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Neil deGrasse Tyson: Trump’s anti-science budget will make America stupid again

A week inside Al Gore’s climate reality

March 21, 2017 by  
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It could have been angry and defiant. It could have been despondent and fatalistic. Or worse, it could have been rosy and effervescent.

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A week inside Al Gore’s climate reality

ScottWhitbyStudio transforms a shipping container into a pop-up cinema

March 21, 2017 by  
Filed under Green

We’ve seen shipping containers repurposed into everything from homes to museums , but ScottWhitbyStudio’s recent cargotecture creation marks the first pop-up cinema that we’ve heard of. The London-based architecture and creative consultancy converted a single container into Caution Cinema, an immersive and funky movie theater as part of the ‘Beyond Zero’ health and safety campaign. The mobile cinema plays instructional videos to promote vital dockside safety information to port employees up and down the country. Working together with a major UK port operator, ScottWhitbyStudio was asked to create an engaging pop-up cinema that provided an immersive viewing experience that would block out the hectic and noisy port surroundings. In choosing the commonly found shipping container as the cinema structure, the designers introduced an element of surprise by dramatically transforming the windowless container interior into a “dark and mysterious realm, which challenged expectations.” Attendees to the Caution Cinema enter via a disorienting zigzagging path to the cinema, where all external light and sound are blocked out. Related: The epic Creative Co-Op Is a Multi-faceted Film Studio Made from Shipping Containers “Using this multi-sensory experience, visitors are forced to take extra care and to proceed with caution—as promoted by the safety campaign,” write the architects. “It is hoped that the memory of this multi-sensory experience and intervention will be embed[ded] in the user’s memory for a long time to come.” All internal surfaces, from the entrance path to the cinema and seating, are clad in over a thousand pyramidal acoustic foam pieces laid out in a checkered pattern of black, blue, and red. The resilient foam pyramids create a soundless chamber so that attendees can focus on the video presentation without external distraction. + ScottWhitbyStudio Images via ScottWhitbyStudio © Osman Marfo-Gyasi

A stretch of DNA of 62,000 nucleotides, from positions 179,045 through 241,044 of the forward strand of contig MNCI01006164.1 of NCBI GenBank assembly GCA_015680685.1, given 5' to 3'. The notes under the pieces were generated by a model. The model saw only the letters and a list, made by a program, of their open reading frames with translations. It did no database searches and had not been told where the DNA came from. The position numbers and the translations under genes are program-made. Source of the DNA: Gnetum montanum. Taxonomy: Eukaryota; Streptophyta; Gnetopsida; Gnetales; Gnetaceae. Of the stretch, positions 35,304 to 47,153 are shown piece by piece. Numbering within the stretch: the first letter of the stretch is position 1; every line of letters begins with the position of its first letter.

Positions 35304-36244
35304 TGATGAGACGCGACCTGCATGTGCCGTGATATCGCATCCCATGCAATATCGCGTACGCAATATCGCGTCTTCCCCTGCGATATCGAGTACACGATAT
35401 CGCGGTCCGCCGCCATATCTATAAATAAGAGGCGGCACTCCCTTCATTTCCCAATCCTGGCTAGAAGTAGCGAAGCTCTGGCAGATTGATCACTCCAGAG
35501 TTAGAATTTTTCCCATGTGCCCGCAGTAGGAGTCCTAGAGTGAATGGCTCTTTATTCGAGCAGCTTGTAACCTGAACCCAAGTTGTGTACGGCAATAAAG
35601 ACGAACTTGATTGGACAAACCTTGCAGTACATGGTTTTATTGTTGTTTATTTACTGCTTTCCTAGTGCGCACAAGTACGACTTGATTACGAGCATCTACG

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ScottWhitbyStudio transforms a shipping container into a pop-up cinema

How emerging leaders view sustainable business

March 17, 2017 by  
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Check out what our young GreenBiz 17 Emerging Leaders have to say about the world of corporate sustainability.

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How emerging leaders view sustainable business

An investor discusses driving change by doing well

March 17, 2017 by  
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Cary Krosinsky discusses the shift towards value-first impact investing.

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An investor discusses driving change by doing well

The no-brainer case for saving fuel economy standards

March 17, 2017 by  
Filed under Business, Eco, Green

4 reasons why the Trump administration should reconsider dismantling our current automotive fuel standards.

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The no-brainer case for saving fuel economy standards

More ways colleges are sowing seeds for a sustainable future

February 22, 2017 by  
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In week two of a 10-week series, schools create sustainable housing and celebrate social impact with a weeklong festival.

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More ways colleges are sowing seeds for a sustainable future

From scholarship to climate action at PSU

February 4, 2017 by  
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Portland State University’s learning journey from a veteran education center to a national champion of sustainable scholarship.

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From scholarship to climate action at PSU

Empowering Afghan women to code, teach, learn and inspire

February 3, 2017 by  
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Fereshteh Forough, founder and president of Code to Inspire, aims to bring Afghan women into the tech industry — while empowering their economic and social advancement.

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Empowering Afghan women to code, teach, learn and inspire